ZEW Economists Professor Bettina Peters and Dr. Philipp Boeing in the #ZEWPodcast
16.11.2021 · ZEW (pbo/bpe/deg)
China aims to become the world’s leading nation in innovation and technology by 2050. Research and development (R&D) are crucial for achieving this goal. Therefore, the government grants Chinese companies extensive subsidies for their R&D activities. However, these funds are not always used for the intended research purposes. In the latest episode of the #ZEWPodcast ‘Wirtschaft · Forschung · Debatten’/‘Economy · Research · Debates’, Professor Bettina Peters, deputy head of the ZEW Research Department “Economics of Innovation and Industrial Dynamics” and Dr. Philipp Boeing, ZEW innovation economist and China expert, talk about the misappropriation of R&D subsidies in China.
Panel Discussion on the Role of Economic Research Institutes
11.11.2021 · ZEW (rha)
| official ceremony
What role do economic research institutes play in addressing economic policy challenges in Germany and Europe? This question was the topic of the panel discussion on 8 November 2021 on the occasion of the 30th anniversary of ZEW Mannheim. ZEW President Professor Achim Wambach was joined in the discussion by Dr. Guntram Wolff, director of Bruegel in Brussels, and PD Dr. Monika Köppl-Turyna, director of EcoAustria in Vienna. The panel was moderated by Silke Wettach from the news magazine “Wirtschaftswoche”.
Economic experts expect the economic recovery to be postponed until 2022. However, not only is economic growth in Germany expected to pick up in 2022, the forecasts for the inflation rate in Germany and the euro area are also being revised up slightly. This is the result of the business cycle tableaus by ZEW Mannheim and the German daily newspaper, Börsen-Zeitung.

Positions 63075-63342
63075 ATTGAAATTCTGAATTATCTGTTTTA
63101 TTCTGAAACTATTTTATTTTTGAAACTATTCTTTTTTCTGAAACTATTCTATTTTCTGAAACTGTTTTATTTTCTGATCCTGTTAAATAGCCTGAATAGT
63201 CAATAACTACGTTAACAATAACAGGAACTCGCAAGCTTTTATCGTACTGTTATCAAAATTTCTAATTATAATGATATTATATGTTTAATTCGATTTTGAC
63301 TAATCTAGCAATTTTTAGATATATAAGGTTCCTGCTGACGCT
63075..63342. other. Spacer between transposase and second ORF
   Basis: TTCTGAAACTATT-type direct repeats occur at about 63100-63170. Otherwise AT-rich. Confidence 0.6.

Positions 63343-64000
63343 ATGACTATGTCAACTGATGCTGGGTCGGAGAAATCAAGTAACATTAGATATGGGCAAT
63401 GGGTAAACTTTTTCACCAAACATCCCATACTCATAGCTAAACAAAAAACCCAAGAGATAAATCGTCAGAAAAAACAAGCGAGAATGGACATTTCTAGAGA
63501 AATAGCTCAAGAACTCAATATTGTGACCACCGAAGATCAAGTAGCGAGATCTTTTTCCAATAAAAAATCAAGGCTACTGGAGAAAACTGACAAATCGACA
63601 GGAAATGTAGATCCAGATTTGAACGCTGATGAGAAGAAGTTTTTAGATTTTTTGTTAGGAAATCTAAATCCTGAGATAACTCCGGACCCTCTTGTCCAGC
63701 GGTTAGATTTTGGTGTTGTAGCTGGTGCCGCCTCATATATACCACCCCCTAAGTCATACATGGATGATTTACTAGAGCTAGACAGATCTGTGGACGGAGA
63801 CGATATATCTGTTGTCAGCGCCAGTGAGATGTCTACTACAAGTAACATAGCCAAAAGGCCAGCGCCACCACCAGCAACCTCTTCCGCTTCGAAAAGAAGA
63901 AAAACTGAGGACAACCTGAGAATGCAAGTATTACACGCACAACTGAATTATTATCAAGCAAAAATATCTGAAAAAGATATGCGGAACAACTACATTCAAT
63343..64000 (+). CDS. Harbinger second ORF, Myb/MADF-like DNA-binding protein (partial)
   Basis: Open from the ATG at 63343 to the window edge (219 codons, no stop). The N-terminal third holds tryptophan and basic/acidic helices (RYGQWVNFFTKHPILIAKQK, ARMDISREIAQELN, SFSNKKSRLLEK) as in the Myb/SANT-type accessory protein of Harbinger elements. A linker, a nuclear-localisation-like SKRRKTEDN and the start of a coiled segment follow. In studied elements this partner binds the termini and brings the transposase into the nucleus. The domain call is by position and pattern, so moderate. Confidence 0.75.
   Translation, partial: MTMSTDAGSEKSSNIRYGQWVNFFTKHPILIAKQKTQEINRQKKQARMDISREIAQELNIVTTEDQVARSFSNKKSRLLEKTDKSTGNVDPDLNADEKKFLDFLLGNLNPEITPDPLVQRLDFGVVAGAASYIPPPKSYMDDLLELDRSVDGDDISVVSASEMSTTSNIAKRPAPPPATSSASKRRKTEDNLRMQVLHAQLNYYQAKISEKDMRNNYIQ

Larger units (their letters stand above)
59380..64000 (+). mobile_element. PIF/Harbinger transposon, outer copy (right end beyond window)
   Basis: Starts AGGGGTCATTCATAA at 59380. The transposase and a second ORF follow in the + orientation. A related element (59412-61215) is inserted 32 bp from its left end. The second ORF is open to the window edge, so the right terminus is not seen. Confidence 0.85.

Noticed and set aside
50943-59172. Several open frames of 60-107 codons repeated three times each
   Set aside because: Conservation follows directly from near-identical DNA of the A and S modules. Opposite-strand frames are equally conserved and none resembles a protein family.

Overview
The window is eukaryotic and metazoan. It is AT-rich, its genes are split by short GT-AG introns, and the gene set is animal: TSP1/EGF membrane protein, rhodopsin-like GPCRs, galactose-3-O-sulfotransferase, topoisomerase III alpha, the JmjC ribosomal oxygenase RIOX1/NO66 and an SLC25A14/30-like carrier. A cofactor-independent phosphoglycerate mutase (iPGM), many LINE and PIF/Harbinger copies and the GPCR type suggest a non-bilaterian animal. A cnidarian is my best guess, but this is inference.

First-Hand Information on Economic Policy with President of the Federal Constitutional Court Professor Stephan Harbarth
27.10.2021 · ZEW (rha)
| [Translate to English:] Bundesverfassungsgericht
The decision of the Federal Constitutional Court of 24 March 2021 on the Federal Climate Change Act is already considered historic. The First Senate ruled that the legislation was insufficient, especially with regard to emission reductions from 2031. The complainants’ rights of freedom were violated to the extent that the emission levels permitted in the Federal Climate Change Act until 2030 jeopardised “practically every type of freedom protected by fundamental rights” of the complainants after that time. The Act was declared unconstitutional in parts and the younger generation was granted a right not to have to bear the consequences of climate change alone. The President of the Federal Constitutional Court, Professor Stephan Harbarth, spoke about the Court’s order and its far-reaching consequences as part of the event series First-Hand Information on Economic Policy at ZEW Mannheim on 26 October 2021.